It was raining in the city

It was raining in the city. A hard rain.

No, really, it was raining hard. I was staring out the sixth floor hospital window onto a big, old, dark city. A river bending around us like some monster’s sinew. In the bed, my seventy-eight year old mother currently enjoying her morphine drip. She deserves it; she’s spent Christmas night in the ER of this equally big, old, dark hospital and now, a couple days later, just got out of surgery to have a colostomy bag hooked up. We’re all saying to each other, “she is not going to like that.” Flash forward a couple more days and after eating some dinner, the bag begins to fart. She says, “Oh, I hate this bag.”

It’s Christmastime and I’m watching the Sound of Music with her in the hospital. Then, it’s time to leave and she says, “I’ll finish watching and see if they still fall in love.” They do, I watch it every year. I always make everyone in the room stop and take notice when the scene comes where the Captain is singing Edelwiess and Maria is off stage. Then the moment comes. I say to mom this year, “here it comes…wait for it…there it is! She’s fallen in love with him.” What a woman that Julie Andrews is. She’s on my list, you know.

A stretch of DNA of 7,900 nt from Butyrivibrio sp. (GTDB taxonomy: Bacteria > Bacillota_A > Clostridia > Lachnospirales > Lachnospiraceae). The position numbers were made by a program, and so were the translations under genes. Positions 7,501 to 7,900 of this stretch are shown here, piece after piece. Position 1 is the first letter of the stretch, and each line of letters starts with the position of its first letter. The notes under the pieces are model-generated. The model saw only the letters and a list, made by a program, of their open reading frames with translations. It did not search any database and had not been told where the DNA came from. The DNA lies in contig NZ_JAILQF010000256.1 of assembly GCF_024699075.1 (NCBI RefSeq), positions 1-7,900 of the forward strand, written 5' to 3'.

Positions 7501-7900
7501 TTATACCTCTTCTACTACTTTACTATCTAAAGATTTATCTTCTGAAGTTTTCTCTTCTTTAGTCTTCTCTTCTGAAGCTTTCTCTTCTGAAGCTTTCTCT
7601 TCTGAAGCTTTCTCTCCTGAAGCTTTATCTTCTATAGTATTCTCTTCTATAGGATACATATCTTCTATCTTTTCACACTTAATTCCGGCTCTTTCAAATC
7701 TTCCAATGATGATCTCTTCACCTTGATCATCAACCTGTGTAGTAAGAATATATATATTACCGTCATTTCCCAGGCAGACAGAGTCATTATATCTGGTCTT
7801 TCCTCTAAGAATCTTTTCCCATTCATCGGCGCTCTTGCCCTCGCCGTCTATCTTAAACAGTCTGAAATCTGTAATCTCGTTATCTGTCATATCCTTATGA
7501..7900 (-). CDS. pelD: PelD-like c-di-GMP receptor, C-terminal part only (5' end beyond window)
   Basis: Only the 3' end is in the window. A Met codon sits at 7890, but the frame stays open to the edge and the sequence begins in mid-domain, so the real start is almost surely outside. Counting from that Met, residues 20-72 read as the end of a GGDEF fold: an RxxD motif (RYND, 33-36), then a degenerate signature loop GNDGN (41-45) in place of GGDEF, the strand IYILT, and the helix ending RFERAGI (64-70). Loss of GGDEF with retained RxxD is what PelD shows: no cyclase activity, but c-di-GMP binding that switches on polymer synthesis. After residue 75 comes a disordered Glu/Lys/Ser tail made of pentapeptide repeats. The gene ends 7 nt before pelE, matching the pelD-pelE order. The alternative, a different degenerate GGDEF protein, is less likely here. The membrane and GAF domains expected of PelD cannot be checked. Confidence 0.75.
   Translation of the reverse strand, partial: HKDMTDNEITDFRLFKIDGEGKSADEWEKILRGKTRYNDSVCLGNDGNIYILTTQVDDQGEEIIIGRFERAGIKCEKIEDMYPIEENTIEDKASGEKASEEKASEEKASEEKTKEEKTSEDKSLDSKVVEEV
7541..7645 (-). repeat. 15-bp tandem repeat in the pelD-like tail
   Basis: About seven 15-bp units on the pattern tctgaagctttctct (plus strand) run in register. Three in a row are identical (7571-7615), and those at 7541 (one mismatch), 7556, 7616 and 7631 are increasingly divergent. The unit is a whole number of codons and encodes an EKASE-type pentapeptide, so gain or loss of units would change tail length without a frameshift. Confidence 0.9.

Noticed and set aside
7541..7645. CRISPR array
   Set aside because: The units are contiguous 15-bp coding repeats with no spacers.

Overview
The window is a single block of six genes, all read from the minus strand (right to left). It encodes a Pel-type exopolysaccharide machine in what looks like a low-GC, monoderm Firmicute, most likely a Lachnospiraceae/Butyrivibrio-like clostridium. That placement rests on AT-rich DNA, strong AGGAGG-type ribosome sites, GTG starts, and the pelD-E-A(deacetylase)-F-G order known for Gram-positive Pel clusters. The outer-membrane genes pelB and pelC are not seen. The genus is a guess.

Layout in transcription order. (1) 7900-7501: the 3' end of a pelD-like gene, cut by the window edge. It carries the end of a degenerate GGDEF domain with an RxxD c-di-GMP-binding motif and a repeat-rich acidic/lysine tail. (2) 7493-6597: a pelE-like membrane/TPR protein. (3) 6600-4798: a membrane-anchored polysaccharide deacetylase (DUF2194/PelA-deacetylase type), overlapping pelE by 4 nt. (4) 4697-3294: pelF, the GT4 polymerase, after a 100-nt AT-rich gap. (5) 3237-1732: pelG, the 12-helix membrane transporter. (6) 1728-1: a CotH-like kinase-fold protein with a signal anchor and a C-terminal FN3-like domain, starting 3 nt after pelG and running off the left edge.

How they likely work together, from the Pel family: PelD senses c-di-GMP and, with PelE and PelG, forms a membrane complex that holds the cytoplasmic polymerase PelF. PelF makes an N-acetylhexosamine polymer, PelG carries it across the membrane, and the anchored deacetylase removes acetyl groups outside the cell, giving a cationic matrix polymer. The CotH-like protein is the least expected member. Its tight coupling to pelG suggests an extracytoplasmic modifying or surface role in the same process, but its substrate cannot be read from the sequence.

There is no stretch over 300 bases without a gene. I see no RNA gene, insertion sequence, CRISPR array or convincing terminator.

We all hated the hospital, but kept it to ourselves. You want the best for your mother, right? Well, this wasn’t it. But, it was her hospital. Kinda like her car. I want her to have a better car, but she doesn’t and she won’t. And, after a couple of nights of all night partying by some of the guests, she’d had enough and asked for a private room. Much better. We told her when you go back for your surgery, you may as well just ask for a private room right of the bat.

The first surgery (for the bag) went well. The night before, my dad pulled me aside to whisper, “you’re gonna be with her tomorrow morning, right?” Even now, I’m proud to say, he wanted to make sure I was going to do the right thing.

Tonight, the new year is here. She looked really good tonight. Almost back to normal. She really is in good shape. After the tumor comes out next Friday, a couple of weeks of some slow recuperation and some pain, she’ll be back to this point, but for good.

Yes, it’s been hard seeing her like this; in the hospital and nursing home. But, it makes us ask the hard questions of ourselves. Will we be ready for this? First, will we be ready for our parents’ passing. Then, will we be ready for our own infirmities? Where will we go? Who will take care of us? I’ve very proud of her for taking care of herself through the years. I hope I can live up to that high standard.